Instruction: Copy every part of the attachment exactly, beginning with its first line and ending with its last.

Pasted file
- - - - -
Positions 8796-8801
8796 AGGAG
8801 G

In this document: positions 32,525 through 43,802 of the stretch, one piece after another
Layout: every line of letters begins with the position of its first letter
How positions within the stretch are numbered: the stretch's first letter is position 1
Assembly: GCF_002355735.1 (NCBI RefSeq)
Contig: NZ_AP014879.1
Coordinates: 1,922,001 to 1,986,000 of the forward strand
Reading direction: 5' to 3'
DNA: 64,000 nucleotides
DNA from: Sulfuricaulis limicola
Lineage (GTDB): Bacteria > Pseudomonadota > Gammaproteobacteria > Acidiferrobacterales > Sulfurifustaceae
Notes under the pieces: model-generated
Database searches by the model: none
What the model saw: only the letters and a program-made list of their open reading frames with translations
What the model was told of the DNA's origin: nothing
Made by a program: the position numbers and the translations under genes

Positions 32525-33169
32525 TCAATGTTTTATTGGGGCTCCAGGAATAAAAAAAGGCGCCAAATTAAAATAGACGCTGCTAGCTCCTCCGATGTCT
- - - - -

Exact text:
Positions 8796-8801
8796 AGGAG
8801 G

In this document: positions 32,525 through 43,802 of the stretch, one piece after another
Layout: every line of letters begins with the position of its first letter
How positions within the stretch are numbered: the stretch's first letter is position 1
Assembly: GCF_002355735.1 (NCBI RefSeq)
Contig: NZ_AP014879.1
Coordinates: 1,922,001 to 1,986,000 of the forward strand
Reading direction: 5' to 3'
DNA: 64,000 nucleotides
DNA from: Sulfuricaulis limicola
Lineage (GTDB): Bacteria > Pseudomonadota > Gammaproteobacteria > Acidiferrobacterales > Sulfurifustaceae
Notes under the pieces: model-generated
Database searches by the model: none
What the model saw: only the letters and a program-made list of their open reading frames with translations
What the model was told of the DNA's origin: nothing
Made by a program: the position numbers and the translations under genes

Positions 32525-33169
32525 TCAATGTTTTATTGGGGCTCCAGGAATAAAAAAAGGCGCCAAATTAAAATAGACGCTGCTAGCTCCTCCGATGTCT